US6545208B2 (en) * 2001-02-28 2003-04-08 Yamaha Corporation Apparatus and method for controlling display of music score
US6809246B2 (en) 2002-08-30 2004-10-26 Michael J. Errico Electronic music display device
US20050241462A1 (en) * 2004-04-28 2005-11-03 Yamaha Corporation Musical performance data creating apparatus with visual zooming assistance
US7365261B2 (en) * 2004-04-28 2008-04-29 Yamaha Corporation Musical performance data creating apparatus with visual zooming assistance
US20080060507A1 (en) * 2006-09-07 2008-03-13 Helmut Welchering Versatile electronic sheet music device with improved navigation system and method
US8914735B2 (en) 2011-05-06 2014-12-16 David H. Sitrick Systems and methodologies providing collaboration and display among a plurality of users
US8875011B2 (en) 2011-05-06 2014-10-28 David H. Sitrick Systems and methodologies providing for collaboration among a plurality of users at a plurality of computing appliances
US8806352B2 (en) 2011-05-06 2014-08-12 David H. Sitrick System for collaboration of a specific image and utilizing selected annotations while viewing and relative to providing a display presentation
US8918724B2 (en) 2011-05-06 2014-12-23 David H. Sitrick Systems and methodologies providing controlled voice and data communication among a plurality of computing appliances associated as team members of at least one respective team or of a plurality of teams and sub-teams within the teams
US8918723B2 (en) 2011-05-06 2014-12-23 David H. Sitrick Systems and methodologies comprising a plurality of computing appliances having input apparatus and display apparatus and logically structured as a main team
US8918721B2 (en) 2011-05-06 2014-12-23 David H. Sitrick Systems and methodologies providing for collaboration by respective users of a plurality of computing appliances working concurrently on a common project having an associated display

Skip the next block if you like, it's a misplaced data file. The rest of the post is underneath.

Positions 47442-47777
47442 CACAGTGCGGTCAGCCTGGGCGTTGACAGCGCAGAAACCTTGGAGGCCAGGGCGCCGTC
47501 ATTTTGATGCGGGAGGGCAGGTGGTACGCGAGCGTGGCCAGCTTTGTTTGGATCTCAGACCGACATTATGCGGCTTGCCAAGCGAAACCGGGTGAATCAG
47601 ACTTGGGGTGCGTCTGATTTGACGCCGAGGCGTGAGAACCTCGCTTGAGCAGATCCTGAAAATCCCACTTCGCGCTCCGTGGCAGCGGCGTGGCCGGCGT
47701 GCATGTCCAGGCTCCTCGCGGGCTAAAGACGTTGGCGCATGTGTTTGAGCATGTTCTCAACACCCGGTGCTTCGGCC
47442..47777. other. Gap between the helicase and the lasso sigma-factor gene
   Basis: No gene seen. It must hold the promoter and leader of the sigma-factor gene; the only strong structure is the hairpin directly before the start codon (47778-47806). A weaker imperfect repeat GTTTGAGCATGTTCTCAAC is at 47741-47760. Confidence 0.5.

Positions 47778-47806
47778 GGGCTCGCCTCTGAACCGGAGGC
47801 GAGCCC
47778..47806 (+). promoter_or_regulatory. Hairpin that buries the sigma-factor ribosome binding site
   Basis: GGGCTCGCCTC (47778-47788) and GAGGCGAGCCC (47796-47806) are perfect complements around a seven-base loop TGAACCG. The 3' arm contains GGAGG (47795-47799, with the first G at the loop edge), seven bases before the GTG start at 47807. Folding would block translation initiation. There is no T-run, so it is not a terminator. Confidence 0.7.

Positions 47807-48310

US9224129B2 (en) 2011-05-06 2015-12-29 David H. Sitrick System and methodology for multiple users concurrently working and viewing on a common project
US8924859B2 (en) 2011-05-06 2014-12-30 David H. Sitrick Systems and methodologies supporting collaboration of users as members of a team, among a plurality of computing appliances
US9330366B2 (en) 2011-05-06 2016-05-03 David H. Sitrick System and method for collaboration via team and role designation and control and management of annotations
US8990677B2 (en) 2011-05-06 2015-03-24 David H. Sitrick System and methodology for collaboration utilizing combined display with evolving common shared underlying image
US8826147B2 (en) 2011-05-06 2014-09-02 David H. Sitrick System and methodology for collaboration, with selective display of user input annotations among member computing appliances of a group/team
US8918722B2 (en) 2011-05-06 2014-12-23 David H. Sitrick System and methodology for collaboration in groups with split screen displays
US20150082972A1 (en) * 2012-06-01 2015-03-26 Makemusic, Inc. Distribution of audio sheet music within an electronic book
US8933312B2 (en) * 2012-06-01 2015-01-13 Makemusic, Inc. Distribution of audio sheet music as an electronic book
US9142201B2 (en) * 2012-06-01 2015-09-22 Makemusic, Inc. Distribution of audio sheet music within an electronic book
US20130319209A1 (en) * 2012-06-01 2013-12-05 Makemusic, Inc. Distribution of Audio Sheet Music As An Electronic Book
US20150082974A1 (en) * 2013-09-20 2015-03-26 Casio Computer Co., Ltd. Music score display device, music score display method, and program storage medium
US9418638B2 (en) * 2013-09-20 2016-08-16 Casio Computer Co., Ltd. Music score display device, music score display method, and program storage medium
CN104517591A (en) * 2013-09-20 2015-04-15 卡西欧计算机株式会社 Music score display device and music score display method